The effectiveness of behavioural interventions in the primary prevention of Hepatitis C amongst injecting drug users: A randomised controlled trial and lessons learned

  • M. A
  • P. D
  • P. R
  • et al.
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Aim: To develop and evaluate the comparative effectiveness of behavioural interventions of enhanced prevention counselling (EPC) and simple educational counselling (SEC) in reducing hepatitis C viral (HCV) infection in sero-negative injecting drug users (IDU). Design: Randomised controlled trial (RCT) of EPC intervention in comparison with simple educational counselling (SEC). Setting Specialised: Drug services in London and Surrey, United Kingdom. Participants and Measurements: Ninety five IDUs were recruited and randomised to receive EPC (n = 43) or SEC (n = 52). Subjects were assessed at baseline using the Addiction Severity Index (ASI), the Injecting Risk Questionnaire (IRQ), and Drug Injecting Confidence Questionnaire (DICQ). The primary outcome was measured by the rate of sero-conversion at 6 months and 12 months from baseline and by the ASI, IRQ and DICQ at 6 months from baseline. Hepatitis C testing was undertaken by the innovative test of the dried blood spot (DBS) test which increased the rate of testing by 4 fold compared to routine blood testing. Findings Seventy: Eighty two subjects (82%) out of the 95 recruited were followed up at 6 months and 62 (65%) were followed up at 12 months. On the primary outcome measure of the rate of seroconversion, 8 out of 62 patients followed-up at twelve months seroconverted, three in the EPC group and five in the SEC group, indicating incidence rates of 9.1 per 100 person years for the EPC group, 17.2 per 100 person years for the SEC group, and 12.9 per 100 person years for the cohort as a whole. Analysis of the secondary outcome measures on alcohol use, risk behaviour, psychological measures, quality of life, showed no significant differences between the EPC and the SEC groups. However, there were significant changes on a number of measures from baseline values indicating positive change for both groups. Conclusion: We were not able to prove the efficacy of EPC in comparison with SEC in the prevention of hepatitis C in IDUs. This was related to low recruitment and retention rates of the participants. Moreover there was a low adherence rate to EPC. The study provided the benefits of developing and introducing behavioural interventions of the EPC and SEC and the DBS screening for Hepatitis C. Moreover the main lessons learnt were that piloting of a new intervention is a crucial first step before conducting pragmatic RCTs of psychological interventions in the field of addiction; that an infrastructure and culture for psychosocial interventions is needed to enable applied research in the service environment, and research funding is needed for enabling the recruitment of dedicated trained therapists for the delivery of these interventions. © 2008 Abou-Saleh et al; licensee BioMed Central Ltd.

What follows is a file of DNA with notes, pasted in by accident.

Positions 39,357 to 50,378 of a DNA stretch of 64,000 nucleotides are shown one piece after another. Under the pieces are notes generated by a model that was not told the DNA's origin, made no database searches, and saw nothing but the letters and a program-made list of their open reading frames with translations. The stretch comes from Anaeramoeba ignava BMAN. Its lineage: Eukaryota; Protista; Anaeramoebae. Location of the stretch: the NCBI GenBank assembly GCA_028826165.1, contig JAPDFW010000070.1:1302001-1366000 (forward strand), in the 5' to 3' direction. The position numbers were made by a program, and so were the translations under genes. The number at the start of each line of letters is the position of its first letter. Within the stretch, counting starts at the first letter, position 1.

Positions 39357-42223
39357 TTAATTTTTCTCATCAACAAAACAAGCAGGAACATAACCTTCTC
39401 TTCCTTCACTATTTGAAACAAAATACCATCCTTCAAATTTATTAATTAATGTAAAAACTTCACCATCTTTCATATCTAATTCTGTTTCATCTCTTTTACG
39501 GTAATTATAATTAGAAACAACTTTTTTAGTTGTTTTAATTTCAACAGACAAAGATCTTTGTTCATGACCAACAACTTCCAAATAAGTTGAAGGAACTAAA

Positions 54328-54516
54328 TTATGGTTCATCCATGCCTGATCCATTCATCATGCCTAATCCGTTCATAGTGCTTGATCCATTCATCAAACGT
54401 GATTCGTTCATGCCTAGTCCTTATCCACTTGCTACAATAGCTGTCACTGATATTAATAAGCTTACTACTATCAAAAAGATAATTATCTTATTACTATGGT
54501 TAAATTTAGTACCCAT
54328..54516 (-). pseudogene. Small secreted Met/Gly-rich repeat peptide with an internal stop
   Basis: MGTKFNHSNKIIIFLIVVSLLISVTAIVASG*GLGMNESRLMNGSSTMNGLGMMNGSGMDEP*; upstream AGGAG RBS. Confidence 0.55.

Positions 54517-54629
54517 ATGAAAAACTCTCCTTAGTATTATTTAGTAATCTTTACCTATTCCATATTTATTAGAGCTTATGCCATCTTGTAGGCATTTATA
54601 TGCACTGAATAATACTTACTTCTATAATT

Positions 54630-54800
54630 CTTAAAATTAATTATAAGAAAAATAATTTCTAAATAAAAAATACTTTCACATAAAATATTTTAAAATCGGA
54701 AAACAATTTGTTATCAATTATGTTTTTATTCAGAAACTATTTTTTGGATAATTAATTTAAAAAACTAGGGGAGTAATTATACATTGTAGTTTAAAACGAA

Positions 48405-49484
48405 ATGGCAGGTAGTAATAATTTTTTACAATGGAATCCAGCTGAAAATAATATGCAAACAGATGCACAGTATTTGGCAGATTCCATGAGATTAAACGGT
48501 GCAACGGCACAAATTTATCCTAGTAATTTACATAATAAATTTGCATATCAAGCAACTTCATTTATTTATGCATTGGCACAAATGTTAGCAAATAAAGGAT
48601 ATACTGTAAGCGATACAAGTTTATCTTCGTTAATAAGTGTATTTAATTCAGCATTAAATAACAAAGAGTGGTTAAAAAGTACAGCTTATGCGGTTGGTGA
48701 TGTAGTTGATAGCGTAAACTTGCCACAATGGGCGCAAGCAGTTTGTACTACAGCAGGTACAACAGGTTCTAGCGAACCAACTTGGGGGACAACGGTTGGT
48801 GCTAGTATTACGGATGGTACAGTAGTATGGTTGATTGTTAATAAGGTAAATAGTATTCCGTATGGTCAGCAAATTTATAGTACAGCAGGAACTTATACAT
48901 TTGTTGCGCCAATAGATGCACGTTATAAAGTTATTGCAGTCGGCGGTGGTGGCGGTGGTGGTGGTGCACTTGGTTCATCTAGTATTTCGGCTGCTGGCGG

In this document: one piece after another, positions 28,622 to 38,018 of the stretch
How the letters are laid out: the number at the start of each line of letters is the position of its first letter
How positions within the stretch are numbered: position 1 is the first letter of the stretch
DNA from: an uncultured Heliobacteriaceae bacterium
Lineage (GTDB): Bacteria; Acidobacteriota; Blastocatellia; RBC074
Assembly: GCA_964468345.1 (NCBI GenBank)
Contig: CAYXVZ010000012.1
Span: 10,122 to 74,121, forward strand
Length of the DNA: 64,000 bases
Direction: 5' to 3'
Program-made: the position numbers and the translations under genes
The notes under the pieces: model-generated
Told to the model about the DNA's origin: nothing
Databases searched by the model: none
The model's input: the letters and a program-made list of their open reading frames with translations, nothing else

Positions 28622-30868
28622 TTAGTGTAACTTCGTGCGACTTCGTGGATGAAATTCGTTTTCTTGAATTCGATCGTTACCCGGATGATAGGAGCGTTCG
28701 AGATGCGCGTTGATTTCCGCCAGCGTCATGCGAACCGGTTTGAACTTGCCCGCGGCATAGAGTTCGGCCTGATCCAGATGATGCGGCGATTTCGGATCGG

M., A.-S., P., D., P., R., K., C., C., D., D., M., … M., de R. (2008). The effectiveness of behavioural interventions in the primary prevention of Hepatitis C amongst injecting drug users: A randomised controlled trial and lessons learned. Harm Reduction Journal. M. Abou-Saleh, Division of Mental Health, St. George’s, University of London, Cranmer Terrace, London SW17 0RE, United Kingdom. E-mail: BioMed Central Ltd. (34 - 42 Cleveland Street, London W1T 4LB, United Kingdom). Retrieved from

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